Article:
Burlington artist Headphone Jack has just released an interesting and ambitious album, Green Drink, a project with a purpose: "11 tracks that focus on politics, environmental justice, social justice, and other struggles facing our generation." Clearly, this is a gentleman with a thing or two to say, so I had to interview him. We rapped about influences, goals, and the curiously huge moat that separates UVM campus from the rest of the Queen City.
VTHH: You've made the unusual stylistic decision to rap "about things" rather than rap about rapping. What kind of path led you to make such an urgent album?
Headphone Jack: In high school, I started to become extremely concerned about climate change, and the lack of action surrounding it, and the lack of fear/urgency from all of the people around me. I couldn't believe that so many people who knew about the science were still not concerned. I started doing all the personal things -- changing light bulbs, riding my bike instead of driving, composting, weatherizing my house. I also started to get involved with some of the local environmental groups.
At UVM I discovered the fossil fuel divestment movement, and have been heavily involved in that struggle and related ones ever since. It was also at UVM that I was introduced to radical politics - growing up, I thought it was just Republicans in office that were the problem. Now I understand that there are systemic issues in our political system and our economic system that go much, much deeper than that. Furthermore, I've learned a lot more about my own privileges, which are immense. Understanding (though still not fully) privilege and oppression and inequality drives/motivates me just as urgently as the extremely urgent global issue of climate change does.
VTHH: Is this your first project, or have you released albums under other names?
Headphone Jack: This is my first hip-hop project. I'm a serious jazz musician as well though, and have performed with tons of different jazz groups, small and large.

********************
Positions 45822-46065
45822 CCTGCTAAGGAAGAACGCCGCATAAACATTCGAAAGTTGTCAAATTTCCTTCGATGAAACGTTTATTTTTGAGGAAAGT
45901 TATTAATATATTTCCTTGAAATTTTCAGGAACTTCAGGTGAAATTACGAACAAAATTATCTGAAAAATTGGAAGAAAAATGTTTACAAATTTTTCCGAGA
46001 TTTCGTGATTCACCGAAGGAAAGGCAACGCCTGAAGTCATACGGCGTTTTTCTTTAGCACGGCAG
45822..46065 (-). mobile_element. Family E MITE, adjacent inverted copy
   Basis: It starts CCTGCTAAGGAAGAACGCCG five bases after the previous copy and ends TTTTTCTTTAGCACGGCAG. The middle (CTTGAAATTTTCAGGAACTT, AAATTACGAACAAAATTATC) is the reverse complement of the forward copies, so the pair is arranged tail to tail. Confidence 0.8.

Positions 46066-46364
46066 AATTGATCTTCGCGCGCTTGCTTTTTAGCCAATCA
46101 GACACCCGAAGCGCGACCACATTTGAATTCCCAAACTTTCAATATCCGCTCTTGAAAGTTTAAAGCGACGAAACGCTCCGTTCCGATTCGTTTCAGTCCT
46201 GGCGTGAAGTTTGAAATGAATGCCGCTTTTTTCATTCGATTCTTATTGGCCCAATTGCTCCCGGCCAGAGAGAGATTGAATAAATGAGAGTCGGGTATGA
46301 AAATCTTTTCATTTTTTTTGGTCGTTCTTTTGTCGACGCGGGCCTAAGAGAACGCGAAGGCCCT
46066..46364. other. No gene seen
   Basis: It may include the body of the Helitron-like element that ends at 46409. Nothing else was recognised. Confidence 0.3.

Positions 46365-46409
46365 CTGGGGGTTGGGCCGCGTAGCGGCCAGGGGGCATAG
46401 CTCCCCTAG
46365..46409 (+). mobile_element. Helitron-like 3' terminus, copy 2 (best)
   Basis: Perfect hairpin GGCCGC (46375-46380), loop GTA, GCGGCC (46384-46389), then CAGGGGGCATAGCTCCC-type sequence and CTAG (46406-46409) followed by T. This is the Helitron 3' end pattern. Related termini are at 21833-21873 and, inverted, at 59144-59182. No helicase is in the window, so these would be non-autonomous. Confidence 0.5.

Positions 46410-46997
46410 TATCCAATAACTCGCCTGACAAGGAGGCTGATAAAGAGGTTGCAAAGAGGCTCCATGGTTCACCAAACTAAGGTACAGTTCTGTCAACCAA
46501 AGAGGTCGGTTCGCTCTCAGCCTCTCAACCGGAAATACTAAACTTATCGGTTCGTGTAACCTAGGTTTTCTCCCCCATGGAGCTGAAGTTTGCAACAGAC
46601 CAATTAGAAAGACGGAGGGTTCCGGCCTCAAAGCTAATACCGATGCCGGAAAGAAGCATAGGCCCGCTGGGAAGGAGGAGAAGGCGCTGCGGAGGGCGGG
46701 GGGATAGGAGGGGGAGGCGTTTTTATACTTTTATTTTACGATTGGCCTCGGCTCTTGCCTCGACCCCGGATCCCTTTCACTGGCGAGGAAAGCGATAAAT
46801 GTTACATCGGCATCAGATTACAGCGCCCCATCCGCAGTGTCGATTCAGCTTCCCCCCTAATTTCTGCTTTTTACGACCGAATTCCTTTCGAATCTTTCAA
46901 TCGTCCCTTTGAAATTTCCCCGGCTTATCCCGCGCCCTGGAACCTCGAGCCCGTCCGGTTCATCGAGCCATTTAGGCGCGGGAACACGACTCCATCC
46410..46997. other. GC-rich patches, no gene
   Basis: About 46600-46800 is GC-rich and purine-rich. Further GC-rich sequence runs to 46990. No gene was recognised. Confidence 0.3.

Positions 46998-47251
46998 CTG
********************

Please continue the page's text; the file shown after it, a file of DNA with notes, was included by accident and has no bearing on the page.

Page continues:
VTHH: What brings you to Vermont?
Headphone Jack: As I said, I was already super concerned about climate change and other issues such as poverty while in high school. I knew I wanted to devote my life to creating positive change. I felt and still feel a responsibility to do so as someone who was unfairly and luckily born into a place of privilege. UVM seemed like a great place to get started. Strong liberal politics and activism, and one of the better environmental programs of any school in the country. I also really like the area, the music scene, and I have extended family that lives here.
VTHH: What is your sense of the hip hop scene here so far?
Headphone Jack: I don't know much about the hip hop scene here. I know at least 10-20 people off the top of my head from my high school that have pursued rapping in a serious way, and many others that freestyle for fun. I grew up in a vibrant hip hop culture. That's not the case here, but I've been learning recently about some cats who are doing it, and doing it well. The ones I'm aware of are Gunthree Galileo (although he's home in California right now), Galactic Brown, J Rubi (who just moved here from Spain), and Ler Stevens. And we all remember King Bread, of course. In terms of producers, Wreckognition made several of the beats on my album, and I just met another dope producer named Andrew Goss.